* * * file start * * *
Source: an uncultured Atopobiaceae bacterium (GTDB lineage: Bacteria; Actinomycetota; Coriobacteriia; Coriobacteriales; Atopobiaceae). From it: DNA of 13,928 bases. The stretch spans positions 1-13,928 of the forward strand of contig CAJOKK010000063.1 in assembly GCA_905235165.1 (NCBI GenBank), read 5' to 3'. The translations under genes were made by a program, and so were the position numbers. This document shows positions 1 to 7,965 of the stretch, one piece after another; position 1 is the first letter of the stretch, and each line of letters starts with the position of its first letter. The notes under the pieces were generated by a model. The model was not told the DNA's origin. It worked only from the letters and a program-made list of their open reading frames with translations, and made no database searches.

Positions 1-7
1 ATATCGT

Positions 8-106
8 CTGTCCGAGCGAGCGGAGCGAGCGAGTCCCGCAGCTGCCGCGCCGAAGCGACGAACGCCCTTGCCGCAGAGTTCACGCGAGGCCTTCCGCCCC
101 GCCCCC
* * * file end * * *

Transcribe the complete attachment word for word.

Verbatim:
Source: an uncultured Atopobiaceae bacterium (GTDB lineage: Bacteria; Actinomycetota; Coriobacteriia; Coriobacteriales; Atopobiaceae). From it: DNA of 13,928 bases. The stretch spans positions 1-13,928 of the forward strand of contig CAJOKK010000063.1 in assembly GCA_905235165.1 (NCBI GenBank), read 5' to 3'. The translations under genes were made by a program, and so were the position numbers. This document shows positions 1 to 7,965 of the stretch, one piece after another; position 1 is the first letter of the stretch, and each line of letters starts with the position of its first letter. The notes under the pieces were generated by a model. The model was not told the DNA's origin. It worked only from the letters and a program-made list of their open reading frames with translations, and made no database searches.

Positions 1-7
1 ATATCGT

Positions 8-106
8 CTGTCCGAGCGAGCGGAGCGAGCGAGTCCCGCAGCTGCCGCGCCGAAGCGACGAACGCCCTTGCCGCAGAGTTCACGCGAGGCCTTCCGCCCC
101 GCCCCC